Summary: In the parables, we see the condition or state of those away from God. We observe God’s great love and anxiety for sinners. We get a glimpse of heaven scene upon the restoration of a soul.
Introduction: Great crowds of outsiders came to listen to Christ. These were men and women who through their family associations, their occupations, their social status, or their life styles were looked down upon with immense contempt by the more rigid and sanctimonious Scribes and Pharisees. Having been scorned by the religious crowd as hopelessly lost, these outsiders found that while Christ’s teaching never excused or made allowance for their sin in any form, His message intensely empathetic and loving was full of hope for the hopeless. The religious teachers of Israel were indignant and enraged at Christ’s acceptance and apparent preference for these "sinners". In answer to their grumbling and moaning Christ presents three parables as vindication of His actions. The three parables demonstrate a number of truths that we should all take note of. In these parables, we see the condition or state of those away from God. We observe God’s great love and anxiety for sinners. We get a glimpse of heaven scene upon the restoration of a soul.
I. The Parable of the Lost Sheep (verses 4-7)
A. The sheep was lost - apollumi - to perish, destroy, to lose, to be cut off.
B. The sheep was lost in the wilderness, with no protection, in danger(vs. 4)
1. While the wilderness might hold out enticements of greener pastures or lush vegetation, but a wilderness is a dangerous place, unlike a fenced pasture. There are many uncertainties in the wilderness. There is no security, only danger.
2. The wilderness is a picture of the world, with its allurements and dangers. Just as the wilderness held fascination to an aimless and straying sheep with its superficially greener pastures, the world allures the sinner with the excitement and pleasures
3. Every temptation that comes to us is packaged as a good.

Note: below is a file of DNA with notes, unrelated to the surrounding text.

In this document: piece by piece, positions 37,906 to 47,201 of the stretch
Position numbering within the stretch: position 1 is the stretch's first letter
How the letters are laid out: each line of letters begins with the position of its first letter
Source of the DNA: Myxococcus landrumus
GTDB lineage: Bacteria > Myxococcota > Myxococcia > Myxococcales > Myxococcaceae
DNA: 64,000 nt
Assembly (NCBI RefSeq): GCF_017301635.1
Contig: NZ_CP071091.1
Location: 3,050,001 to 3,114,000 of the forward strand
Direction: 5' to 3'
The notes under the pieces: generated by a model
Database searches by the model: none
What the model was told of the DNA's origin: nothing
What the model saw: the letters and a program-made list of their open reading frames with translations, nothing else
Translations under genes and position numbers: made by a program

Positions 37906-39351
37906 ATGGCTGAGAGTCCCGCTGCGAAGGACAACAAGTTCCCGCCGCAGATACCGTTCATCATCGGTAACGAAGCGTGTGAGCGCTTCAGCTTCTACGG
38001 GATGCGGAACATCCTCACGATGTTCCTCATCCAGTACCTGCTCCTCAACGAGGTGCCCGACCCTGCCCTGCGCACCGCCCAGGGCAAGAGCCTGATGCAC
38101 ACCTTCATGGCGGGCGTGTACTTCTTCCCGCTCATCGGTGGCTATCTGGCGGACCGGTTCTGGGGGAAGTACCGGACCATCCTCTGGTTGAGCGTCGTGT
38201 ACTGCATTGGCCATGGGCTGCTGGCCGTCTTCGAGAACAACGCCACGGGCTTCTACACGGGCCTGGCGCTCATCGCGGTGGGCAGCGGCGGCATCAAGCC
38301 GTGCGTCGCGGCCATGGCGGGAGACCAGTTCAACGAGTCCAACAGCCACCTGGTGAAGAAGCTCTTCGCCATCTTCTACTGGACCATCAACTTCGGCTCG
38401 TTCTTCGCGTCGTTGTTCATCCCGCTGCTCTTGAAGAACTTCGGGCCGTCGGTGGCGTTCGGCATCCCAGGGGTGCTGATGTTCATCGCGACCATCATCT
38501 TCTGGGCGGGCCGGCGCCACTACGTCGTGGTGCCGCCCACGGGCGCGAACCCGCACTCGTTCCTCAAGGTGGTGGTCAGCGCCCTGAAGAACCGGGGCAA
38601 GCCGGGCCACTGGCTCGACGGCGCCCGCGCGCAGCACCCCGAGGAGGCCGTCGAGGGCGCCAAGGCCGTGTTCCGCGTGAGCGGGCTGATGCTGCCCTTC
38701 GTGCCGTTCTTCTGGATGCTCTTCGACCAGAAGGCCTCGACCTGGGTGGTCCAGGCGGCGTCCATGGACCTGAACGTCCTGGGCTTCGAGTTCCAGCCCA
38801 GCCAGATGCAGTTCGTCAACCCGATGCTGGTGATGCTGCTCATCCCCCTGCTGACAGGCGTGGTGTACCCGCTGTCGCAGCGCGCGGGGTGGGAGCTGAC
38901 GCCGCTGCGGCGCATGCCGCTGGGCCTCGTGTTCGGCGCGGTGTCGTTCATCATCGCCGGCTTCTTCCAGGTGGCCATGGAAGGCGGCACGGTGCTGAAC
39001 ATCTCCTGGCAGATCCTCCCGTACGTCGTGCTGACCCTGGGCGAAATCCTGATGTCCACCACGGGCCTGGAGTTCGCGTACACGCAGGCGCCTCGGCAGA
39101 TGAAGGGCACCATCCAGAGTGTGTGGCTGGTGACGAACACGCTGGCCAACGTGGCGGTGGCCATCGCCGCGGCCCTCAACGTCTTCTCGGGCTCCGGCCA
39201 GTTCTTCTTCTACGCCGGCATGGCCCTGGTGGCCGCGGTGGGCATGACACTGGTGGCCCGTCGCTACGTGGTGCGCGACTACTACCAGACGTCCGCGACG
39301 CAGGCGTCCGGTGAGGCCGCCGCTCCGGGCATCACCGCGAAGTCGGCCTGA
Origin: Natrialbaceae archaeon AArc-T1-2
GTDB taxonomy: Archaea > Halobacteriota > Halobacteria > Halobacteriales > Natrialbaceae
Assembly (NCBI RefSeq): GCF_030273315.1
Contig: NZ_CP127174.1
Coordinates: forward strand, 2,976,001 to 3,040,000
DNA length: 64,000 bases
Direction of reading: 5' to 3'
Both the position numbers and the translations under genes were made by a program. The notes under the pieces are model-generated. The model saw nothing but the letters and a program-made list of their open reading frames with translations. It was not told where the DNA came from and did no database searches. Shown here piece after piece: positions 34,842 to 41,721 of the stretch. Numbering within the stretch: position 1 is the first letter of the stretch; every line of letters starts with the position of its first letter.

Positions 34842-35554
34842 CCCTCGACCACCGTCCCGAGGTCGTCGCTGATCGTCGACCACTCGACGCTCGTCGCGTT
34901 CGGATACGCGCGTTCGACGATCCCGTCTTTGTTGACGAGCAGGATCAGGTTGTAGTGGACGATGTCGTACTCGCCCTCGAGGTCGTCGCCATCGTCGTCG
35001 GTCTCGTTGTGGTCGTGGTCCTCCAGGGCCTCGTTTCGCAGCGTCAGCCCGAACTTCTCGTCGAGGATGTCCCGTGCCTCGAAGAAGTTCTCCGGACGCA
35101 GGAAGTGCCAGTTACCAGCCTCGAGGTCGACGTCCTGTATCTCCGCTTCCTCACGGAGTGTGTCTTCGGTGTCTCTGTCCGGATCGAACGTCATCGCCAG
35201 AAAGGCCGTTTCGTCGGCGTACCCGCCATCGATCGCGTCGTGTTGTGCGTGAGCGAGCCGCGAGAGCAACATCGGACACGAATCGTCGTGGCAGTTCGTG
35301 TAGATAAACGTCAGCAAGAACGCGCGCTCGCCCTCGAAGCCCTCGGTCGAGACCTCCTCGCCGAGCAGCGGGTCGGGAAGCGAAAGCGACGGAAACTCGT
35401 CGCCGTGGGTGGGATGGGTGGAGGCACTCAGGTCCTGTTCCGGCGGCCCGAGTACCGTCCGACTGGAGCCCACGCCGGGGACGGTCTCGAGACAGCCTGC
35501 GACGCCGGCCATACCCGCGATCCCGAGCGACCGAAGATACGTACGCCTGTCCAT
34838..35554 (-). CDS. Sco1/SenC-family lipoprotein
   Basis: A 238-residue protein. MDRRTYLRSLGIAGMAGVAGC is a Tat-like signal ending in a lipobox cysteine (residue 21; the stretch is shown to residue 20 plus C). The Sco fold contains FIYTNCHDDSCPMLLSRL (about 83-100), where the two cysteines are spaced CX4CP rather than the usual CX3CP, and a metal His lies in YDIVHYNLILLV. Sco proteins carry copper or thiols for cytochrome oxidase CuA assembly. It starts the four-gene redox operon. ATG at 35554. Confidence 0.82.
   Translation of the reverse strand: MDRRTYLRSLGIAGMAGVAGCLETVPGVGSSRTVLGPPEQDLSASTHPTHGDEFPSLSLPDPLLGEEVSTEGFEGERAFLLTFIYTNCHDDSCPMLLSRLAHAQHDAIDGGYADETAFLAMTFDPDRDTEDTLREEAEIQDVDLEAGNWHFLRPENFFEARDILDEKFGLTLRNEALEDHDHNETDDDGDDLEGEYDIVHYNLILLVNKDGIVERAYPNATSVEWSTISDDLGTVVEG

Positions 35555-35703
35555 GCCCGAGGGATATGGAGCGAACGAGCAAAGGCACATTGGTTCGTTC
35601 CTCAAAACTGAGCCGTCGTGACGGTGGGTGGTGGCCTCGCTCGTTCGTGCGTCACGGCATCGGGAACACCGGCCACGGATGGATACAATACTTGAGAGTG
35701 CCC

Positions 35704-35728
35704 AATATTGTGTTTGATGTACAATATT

4. Tacitus - Things forbidden have a secret charm.
5. As the wandering sheep does not realize its situation and continues on until it is caught either in the deep ravines and crevices among the jagged rocks or in the in the thick underbrush and pricking thorns which will eventually suck its very life out, so man wanders in the wilderness of sin oblivious to the peril and ultimate destruction that will befall him.
6. Isaiah 53:6, "All we like sheep have gone astray. We have turned, every one, to his own way; and the Lord has laid on Him the iniquity of us all."
7. Most of us are familiar with the old story of how to boil a frog. You don’t put him in a pot of boiling water. You drop him in the boiling water and he’ll jump out before he’s injured. So you put him in a pot of cold water, and he’s perfectly comfortable. Then you put him on the stove, and little by little the water gets warm. It’s very pleasant at first. Then it gets to Jacuzzi level, and he begins to be a little alarmed. Finally, when it’s boiling, it’s too late. So often we are like that frog. We get enticed by the world and it’s oh so pleasant at first. And then it gets a little warmer and it’s pleasanter yet. And then one day we realize the danger: But it is too late.